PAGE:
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Learn the four points of view in a novel

What Is Point Of View In A Novel?

It's such a good question. 

Point of View in a novel, or POV for short, can seem like one of the most baffling choices a writer has to make. But it's straightforward once you learn what the choices are, how they work and - crucially - what how to fix it when POV accidently shifts midway through a piece of writing. It can happen to the best of us.

We've made it easy this month by putting together a completely free one-hour workshop which introduces the four choices of point of view for fiction, in a nutshell: 

1. The 'first person'. This is 'me, myself, and I'. A story written from one character's point of view can only include what they know, see, and experience.  

2. The 'second person'. This is when the story's narrator seems to be talking directly to 'you', the reader. They aren't really, of course, but second person point of view can feel very up close and 'in your face'. In fact, the narrator is probably talking to another character, or to themselves, in their head.  It's a tough one to sustain, but it can be very powerful.

3. The 'third person limited'. This means 'he, she, we, us, they', but in a limited way, which makes it a little like 'first person'. The story is told through the perspective of a limited number of characters so, like first and second person, you can only write what they know.  

4. The 'third person omniscient'. This is also 'he', 'she', they', but is an all-seeing, all-knowing eye, casting its gaze over the whole range of your story, getting into every nook and cranny, and multiple characters' points of view. If you're not careful it can get crowded in there (ask Charles Dickens and many of the other great nineteenth century novelists). In the omniscient POV the story has its own 'voice', rather than being narrated by a character in the story or conveyed through their perspective. As the author you choose how that voice sounds.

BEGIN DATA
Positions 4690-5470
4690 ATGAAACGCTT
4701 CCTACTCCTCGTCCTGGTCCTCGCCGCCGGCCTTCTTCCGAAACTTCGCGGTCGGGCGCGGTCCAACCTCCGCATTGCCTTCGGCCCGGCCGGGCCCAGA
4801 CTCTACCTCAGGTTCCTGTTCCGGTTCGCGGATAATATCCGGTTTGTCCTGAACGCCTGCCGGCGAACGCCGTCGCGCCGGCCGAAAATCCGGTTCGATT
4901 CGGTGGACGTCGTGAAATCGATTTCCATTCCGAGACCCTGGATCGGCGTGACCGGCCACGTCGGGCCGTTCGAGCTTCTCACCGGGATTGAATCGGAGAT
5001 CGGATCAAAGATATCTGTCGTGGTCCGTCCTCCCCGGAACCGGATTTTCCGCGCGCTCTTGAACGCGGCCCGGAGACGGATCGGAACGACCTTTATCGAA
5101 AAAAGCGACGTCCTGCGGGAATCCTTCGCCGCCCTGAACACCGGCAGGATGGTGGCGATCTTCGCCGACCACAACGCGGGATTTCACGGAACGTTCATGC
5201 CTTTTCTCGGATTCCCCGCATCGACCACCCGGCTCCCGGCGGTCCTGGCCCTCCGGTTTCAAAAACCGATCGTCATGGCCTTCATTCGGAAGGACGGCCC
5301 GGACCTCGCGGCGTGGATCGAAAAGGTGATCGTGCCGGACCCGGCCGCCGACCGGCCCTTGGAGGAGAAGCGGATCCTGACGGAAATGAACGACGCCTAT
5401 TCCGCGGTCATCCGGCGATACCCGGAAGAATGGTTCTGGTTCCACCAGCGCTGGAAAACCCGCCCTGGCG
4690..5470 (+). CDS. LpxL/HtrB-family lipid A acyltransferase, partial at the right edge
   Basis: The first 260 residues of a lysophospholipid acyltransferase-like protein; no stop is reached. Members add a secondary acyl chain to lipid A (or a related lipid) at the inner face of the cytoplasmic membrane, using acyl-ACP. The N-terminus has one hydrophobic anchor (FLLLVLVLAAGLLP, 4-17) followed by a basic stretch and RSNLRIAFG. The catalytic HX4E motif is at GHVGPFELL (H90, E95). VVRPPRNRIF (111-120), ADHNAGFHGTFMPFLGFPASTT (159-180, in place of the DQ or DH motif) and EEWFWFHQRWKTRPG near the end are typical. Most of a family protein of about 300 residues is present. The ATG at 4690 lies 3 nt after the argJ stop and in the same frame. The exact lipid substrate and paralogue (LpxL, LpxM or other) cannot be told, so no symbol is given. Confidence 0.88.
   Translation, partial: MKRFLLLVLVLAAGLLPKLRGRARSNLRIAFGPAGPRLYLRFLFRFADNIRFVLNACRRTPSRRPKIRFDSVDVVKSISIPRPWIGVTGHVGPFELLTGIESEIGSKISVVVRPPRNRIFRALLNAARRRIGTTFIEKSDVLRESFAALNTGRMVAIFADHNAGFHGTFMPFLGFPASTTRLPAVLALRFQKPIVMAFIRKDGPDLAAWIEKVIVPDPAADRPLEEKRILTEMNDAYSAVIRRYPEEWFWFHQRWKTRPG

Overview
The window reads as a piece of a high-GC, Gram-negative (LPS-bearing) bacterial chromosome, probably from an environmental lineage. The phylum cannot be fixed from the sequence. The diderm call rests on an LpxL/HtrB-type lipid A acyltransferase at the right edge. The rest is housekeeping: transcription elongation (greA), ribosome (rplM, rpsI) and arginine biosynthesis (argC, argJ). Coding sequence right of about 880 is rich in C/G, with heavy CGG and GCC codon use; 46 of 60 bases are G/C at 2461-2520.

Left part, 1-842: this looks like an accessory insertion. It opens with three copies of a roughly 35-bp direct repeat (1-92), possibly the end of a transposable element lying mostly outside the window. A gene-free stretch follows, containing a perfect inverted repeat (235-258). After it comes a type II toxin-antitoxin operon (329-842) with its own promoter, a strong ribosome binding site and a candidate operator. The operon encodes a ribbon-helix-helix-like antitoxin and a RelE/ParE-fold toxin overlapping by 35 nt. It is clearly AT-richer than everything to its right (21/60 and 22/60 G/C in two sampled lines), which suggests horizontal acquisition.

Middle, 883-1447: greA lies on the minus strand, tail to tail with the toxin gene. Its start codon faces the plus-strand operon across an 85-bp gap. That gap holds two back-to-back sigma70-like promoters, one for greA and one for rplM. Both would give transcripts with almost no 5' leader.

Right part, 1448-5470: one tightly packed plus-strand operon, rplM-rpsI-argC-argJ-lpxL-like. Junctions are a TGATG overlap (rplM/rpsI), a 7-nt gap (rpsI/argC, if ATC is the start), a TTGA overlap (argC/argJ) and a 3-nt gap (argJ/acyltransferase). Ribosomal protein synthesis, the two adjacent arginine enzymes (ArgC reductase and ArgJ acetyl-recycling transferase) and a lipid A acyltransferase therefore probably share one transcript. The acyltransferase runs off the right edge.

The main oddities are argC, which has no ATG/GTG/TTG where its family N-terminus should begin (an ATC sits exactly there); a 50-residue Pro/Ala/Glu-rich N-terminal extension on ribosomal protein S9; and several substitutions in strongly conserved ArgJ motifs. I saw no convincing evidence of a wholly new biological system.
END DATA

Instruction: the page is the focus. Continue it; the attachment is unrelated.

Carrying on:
These four points of view are the lens through which the reader sees your story. 

That's just the tip of the iceberg and you can have a taste of it for yourself in our free one hour workshop, during October. The workshop is £20 but we've made it free to members of our mailing list, so if you're not yet a member all you have to do is sign up to receive our regular news. Hit this link and it's easy from there.

The free workshop gives you an introduction to viewpoint and point of view choices, then you'll quickly try each of the POVs out for yourself using a crime story scenario. It's amazing how much you can learn and write in just an hour.

And while you're in our website why not have a browse among our other great courses, all designed to get you writing while you learn essential writing skills.

See you soon. 

 

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